Potassium fluoride

Potassium fluoride is the chemical compound with the formula KF. After hydrogen fluoride, KF is the primary source of the fluoride ion for applications in manufacturing and in chemistry. It is an alkali halide and occurs naturally as the rare mineral carobbiite. Solutions of KF will etch glass due to the formation of soluble fluorosilicates, although HF is more effective.

Potassium fluoride
IUPAC name
Potassium fluoride
3D model (JSmol)
ECHA InfoCard 100.029.228 Edit this at Wikidata
EC Number
  • 232-151-5
RTECS number
  • TT0700000
Molar mass 58.0967 g/mol (anhydrous)
94.1273 g/mol (dihydrate)
Appearance colourless
Density 2.48 g/cm3
Melting point 858 °C (1,576 °F; 1,131 K) (anhydrous)
41 °C (dihydrate)
19.3 °C (trihydrate)
Boiling point 1,502 °C (2,736 °F; 1,775 K)
92 g/100 mL (18 °C)
102 g/100 mL (25 °C)
349.3 g/100 mL (18 °C)
Solubility soluble in HF
insoluble in alcohol
−23.6·10−6 cm3/mol
GHS pictograms GHS06: Toxic
GHS Signal word Danger
H301, H311, H331[1]
P261, P264, P270, P271, P280, P301+310, P302+352, P304+340, P311, P312, P321, P322, P330, P361, P363, P403+233, P405, P501
NFPA 704 (fire diamond)
Flammability code 0: Will not burn. E.g. waterHealth code 3: Short exposure could cause serious temporary or residual injury. E.g. chlorine gasReactivity code 0: Normally stable, even under fire exposure conditions, and is not reactive with water. E.g. liquid nitrogenSpecial hazards (white): no codeNFPA 704 four-colored diamond
Flash point Non-flammable
Lethal dose or concentration (LD, LC):
245 mg/kg (oral, rat)[2]
Related compounds
Other anions
Potassium chloride
Potassium bromide
Potassium iodide
Other cations
Lithium fluoride
Sodium fluoride
Rubidium fluoride
Caesium fluoride
Francium fluoride
Except where otherwise noted, data are given for materials in their standard state (at 25 °C [77 °F], 100 kPa).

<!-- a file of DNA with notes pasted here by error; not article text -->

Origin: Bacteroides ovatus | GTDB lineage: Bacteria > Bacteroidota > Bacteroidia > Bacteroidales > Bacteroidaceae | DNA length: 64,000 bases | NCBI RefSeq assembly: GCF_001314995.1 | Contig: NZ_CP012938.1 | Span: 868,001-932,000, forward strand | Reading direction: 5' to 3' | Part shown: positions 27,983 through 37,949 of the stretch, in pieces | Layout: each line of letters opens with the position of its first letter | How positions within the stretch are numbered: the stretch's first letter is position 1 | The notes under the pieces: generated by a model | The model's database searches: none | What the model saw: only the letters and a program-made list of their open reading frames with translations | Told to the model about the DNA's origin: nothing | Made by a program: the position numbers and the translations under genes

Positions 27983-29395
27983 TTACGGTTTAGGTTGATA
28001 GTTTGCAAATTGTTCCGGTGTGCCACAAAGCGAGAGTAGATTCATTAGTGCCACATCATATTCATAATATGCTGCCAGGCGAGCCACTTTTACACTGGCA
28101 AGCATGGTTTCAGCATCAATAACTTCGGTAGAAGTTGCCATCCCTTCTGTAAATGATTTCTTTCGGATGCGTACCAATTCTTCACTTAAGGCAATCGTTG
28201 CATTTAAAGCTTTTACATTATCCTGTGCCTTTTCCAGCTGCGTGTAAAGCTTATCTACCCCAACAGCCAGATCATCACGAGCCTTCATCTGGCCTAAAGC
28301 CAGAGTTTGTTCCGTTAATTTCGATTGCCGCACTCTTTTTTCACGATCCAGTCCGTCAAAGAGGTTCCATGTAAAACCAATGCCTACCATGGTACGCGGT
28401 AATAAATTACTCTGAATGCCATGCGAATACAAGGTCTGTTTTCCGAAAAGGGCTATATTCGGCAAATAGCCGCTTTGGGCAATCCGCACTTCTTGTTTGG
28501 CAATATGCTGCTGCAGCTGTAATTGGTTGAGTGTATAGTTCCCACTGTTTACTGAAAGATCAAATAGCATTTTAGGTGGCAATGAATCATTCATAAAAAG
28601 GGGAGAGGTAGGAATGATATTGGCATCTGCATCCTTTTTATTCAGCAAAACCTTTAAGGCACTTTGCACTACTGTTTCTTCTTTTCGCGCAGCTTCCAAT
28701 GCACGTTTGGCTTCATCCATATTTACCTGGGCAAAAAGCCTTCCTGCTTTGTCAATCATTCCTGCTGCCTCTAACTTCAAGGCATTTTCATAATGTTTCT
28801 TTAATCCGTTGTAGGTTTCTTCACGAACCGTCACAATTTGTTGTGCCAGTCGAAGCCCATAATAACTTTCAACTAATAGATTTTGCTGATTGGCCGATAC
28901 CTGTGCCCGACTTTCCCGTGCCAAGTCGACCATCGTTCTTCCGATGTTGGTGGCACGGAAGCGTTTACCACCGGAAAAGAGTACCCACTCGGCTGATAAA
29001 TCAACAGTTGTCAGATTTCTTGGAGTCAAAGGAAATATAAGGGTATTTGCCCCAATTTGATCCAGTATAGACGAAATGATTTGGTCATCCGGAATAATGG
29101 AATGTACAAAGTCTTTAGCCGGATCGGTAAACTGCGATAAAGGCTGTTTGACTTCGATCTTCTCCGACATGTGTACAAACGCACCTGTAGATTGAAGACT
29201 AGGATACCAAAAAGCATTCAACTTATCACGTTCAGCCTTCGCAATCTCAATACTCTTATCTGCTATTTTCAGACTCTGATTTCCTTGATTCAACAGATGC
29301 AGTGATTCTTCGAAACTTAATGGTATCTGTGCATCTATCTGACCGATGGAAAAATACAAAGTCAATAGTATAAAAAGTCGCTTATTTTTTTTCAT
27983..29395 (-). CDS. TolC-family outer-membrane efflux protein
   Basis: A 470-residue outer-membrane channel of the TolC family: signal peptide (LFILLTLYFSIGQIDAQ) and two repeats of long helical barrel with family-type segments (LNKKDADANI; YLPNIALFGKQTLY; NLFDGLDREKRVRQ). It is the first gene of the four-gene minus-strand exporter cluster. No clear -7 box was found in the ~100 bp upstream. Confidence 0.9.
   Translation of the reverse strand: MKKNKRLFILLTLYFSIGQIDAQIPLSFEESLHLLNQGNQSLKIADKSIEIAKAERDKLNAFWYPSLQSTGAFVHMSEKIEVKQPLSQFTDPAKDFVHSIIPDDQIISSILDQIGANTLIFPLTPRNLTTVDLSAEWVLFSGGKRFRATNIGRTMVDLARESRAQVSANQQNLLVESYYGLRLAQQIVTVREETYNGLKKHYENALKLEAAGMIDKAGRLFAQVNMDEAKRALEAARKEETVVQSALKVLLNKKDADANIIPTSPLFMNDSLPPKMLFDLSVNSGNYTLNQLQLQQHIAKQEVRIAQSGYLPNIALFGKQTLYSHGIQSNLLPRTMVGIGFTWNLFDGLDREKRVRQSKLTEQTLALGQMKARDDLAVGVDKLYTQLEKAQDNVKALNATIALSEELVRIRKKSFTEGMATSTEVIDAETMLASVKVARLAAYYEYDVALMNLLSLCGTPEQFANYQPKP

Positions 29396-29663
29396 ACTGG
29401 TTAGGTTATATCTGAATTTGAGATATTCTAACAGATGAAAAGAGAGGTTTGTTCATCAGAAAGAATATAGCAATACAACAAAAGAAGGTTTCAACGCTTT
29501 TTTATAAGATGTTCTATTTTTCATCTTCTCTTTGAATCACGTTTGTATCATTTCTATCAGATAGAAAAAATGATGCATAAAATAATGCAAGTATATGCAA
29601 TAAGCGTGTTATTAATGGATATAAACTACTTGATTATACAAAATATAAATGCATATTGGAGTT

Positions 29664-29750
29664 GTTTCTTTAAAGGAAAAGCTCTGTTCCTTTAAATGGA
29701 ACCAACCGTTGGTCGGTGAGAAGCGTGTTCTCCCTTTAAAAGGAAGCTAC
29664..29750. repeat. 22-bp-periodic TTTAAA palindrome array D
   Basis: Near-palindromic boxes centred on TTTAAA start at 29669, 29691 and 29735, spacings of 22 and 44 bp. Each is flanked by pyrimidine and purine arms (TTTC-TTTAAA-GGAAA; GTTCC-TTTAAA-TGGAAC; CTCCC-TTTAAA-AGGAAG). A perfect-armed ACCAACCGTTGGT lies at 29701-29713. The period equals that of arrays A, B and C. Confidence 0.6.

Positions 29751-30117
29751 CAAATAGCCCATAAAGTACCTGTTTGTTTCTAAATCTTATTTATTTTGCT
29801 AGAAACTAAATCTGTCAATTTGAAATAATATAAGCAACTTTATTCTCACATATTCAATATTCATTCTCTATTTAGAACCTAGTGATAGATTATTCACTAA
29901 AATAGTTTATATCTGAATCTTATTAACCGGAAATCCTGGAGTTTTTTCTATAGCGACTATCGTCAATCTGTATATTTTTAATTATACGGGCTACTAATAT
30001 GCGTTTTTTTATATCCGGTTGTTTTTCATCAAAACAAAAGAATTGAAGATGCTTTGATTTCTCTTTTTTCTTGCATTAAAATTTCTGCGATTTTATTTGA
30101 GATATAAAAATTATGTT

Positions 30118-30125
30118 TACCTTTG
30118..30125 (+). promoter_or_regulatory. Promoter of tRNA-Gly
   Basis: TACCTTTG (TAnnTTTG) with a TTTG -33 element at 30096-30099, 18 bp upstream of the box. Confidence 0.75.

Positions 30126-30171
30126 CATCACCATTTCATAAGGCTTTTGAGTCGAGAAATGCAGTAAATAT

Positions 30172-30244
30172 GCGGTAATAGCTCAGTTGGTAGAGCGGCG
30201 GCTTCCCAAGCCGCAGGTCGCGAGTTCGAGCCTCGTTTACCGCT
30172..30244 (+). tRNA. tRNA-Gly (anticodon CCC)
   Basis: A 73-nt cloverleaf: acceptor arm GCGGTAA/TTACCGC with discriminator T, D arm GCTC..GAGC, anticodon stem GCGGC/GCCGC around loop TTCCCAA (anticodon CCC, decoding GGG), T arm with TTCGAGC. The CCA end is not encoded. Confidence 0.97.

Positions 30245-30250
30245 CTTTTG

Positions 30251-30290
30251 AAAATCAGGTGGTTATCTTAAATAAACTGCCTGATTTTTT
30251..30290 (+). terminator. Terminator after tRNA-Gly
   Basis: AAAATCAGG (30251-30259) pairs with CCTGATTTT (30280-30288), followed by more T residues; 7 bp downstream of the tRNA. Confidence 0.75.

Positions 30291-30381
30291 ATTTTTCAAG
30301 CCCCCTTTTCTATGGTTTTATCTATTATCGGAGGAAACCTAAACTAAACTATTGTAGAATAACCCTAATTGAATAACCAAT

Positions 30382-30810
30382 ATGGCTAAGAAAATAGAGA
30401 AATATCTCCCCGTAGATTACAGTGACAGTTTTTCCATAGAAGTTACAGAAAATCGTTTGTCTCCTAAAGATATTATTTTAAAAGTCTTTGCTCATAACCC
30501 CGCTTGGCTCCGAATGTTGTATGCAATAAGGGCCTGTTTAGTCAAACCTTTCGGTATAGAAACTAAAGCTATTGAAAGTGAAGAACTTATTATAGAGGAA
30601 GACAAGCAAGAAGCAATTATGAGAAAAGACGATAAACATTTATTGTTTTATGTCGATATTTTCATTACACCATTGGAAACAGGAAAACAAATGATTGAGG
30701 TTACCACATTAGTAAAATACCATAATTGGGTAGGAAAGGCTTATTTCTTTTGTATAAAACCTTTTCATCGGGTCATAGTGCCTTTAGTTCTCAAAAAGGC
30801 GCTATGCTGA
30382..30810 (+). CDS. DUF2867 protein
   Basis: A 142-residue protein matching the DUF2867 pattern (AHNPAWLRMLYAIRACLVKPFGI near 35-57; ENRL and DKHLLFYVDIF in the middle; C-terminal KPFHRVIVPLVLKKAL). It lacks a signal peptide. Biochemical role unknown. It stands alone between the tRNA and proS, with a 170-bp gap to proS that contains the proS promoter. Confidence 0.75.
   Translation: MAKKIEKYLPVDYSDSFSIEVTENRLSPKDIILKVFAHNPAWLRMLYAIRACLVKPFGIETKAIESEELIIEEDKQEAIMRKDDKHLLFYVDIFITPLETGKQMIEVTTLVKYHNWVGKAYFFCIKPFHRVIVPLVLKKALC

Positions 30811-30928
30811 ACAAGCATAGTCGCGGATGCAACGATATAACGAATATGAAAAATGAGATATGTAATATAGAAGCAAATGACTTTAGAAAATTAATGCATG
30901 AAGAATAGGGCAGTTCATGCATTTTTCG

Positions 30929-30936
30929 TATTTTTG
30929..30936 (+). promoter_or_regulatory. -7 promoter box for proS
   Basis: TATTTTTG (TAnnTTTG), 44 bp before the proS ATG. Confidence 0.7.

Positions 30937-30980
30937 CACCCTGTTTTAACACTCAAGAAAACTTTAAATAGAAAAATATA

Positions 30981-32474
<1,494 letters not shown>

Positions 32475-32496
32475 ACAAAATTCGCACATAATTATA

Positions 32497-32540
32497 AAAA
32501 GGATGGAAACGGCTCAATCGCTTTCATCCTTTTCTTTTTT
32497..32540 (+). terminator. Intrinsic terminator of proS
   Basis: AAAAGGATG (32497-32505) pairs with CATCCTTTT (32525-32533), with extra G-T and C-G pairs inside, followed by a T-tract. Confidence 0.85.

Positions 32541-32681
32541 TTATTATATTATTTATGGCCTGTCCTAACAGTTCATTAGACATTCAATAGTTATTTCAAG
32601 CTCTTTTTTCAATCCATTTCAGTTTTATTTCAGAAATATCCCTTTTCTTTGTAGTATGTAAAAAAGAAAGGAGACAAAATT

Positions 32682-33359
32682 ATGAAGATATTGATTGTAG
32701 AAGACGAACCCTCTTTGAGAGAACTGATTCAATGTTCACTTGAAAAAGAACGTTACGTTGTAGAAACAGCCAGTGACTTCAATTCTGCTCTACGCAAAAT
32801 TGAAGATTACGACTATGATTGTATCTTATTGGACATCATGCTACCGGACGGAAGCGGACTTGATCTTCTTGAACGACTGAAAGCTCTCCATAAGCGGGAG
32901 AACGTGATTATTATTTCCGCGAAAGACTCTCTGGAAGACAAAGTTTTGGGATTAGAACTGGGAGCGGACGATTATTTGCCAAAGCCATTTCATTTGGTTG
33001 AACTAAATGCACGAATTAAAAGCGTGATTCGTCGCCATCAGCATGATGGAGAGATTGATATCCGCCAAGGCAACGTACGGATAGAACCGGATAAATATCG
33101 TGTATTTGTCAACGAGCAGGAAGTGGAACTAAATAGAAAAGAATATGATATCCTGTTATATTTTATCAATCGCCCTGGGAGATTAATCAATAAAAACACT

☒N verify (what is checkY☒N ?)
Infobox references


Potassium fluoride is prepared by dissolving potassium carbonate in hydrofluoric acid. Evaporation of the solution forms crystals of potassium bifluoride. The bifluoride on heating yields potassium fluoride:

K2CO3 + 4HF → 2KHF2 + CO2↑ + H2O
KHF2 → KF + HF↑

Platinum or heat resistant plastic containers are often used for these operations.

Potassium chloride converts to KF upon treatment with hydrogen fluoride. In this way, potassium fluoride is recyclable.[3]

Crystalline propertiesEdit

KF crystallizes in the cubic NaCl crystal structure. The lattice parameter at room temperature is 0.266 nm.[4]

Applications in organic chemistryEdit

In organic chemistry, KF can be used for the conversion of chlorocarbons into fluorocarbons, via the Finkelstein (alkyl halides)[5] and Halex reactions (aryl chlorides).[3] Such reactions usually employ polar solvents such as dimethyl formamide, ethylene glycol, and dimethyl sulfoxide.[6]

Safety considerationsEdit

Like other sources of the fluoride ion, F, KF is poisonous, although lethal doses approach gram levels for humans. It is harmful by inhalation and ingestion. It is highly corrosive, and skin contact may cause severe burns.


  1. ^ "Potassium Fluoride". sigmaaldrich.com. Retrieved 2018-12-20.
  2. ^ Chambers, Michael. "ChemIDplus - 7789-23-3 - NROKBHXJSPEDAR-UHFFFAOYSA-M - Potassium fluoride - Similar structures search, synonyms, formulas, resource links, and other chemical information". chem.sis.nlm.nih.gov.
  3. ^ a b Siegemund, Günter; Schwertfeger, Werner; Feiring, Andrew; Smart, Bruce; Behr, Fred; Vogel, Herward; McKusick, Blaine (2002). "Fluorine Compounds, Organic". Ullmann's Encyclopedia of Industrial Chemistry. Weinheim: Wiley-VCH. doi:10.1002/14356007.a11_349..
  4. ^ "Potassium fluoride". University College London.
  5. ^ Vogel, A. I.; Leicester, J.; Macey, W. A. T. (1956). "n-Hexyl Fluoride". Organic Syntheses. 36: 40. doi:10.15227/orgsyn.036.0040.
  6. ^ Han, Q.; Li, H-Y. "Potassium Fluoride" in Encyclopedia of Reagents for Organic Synthesis, 2001 John Wiley & Sons,New York. doi:10.1002/047084289X.rp214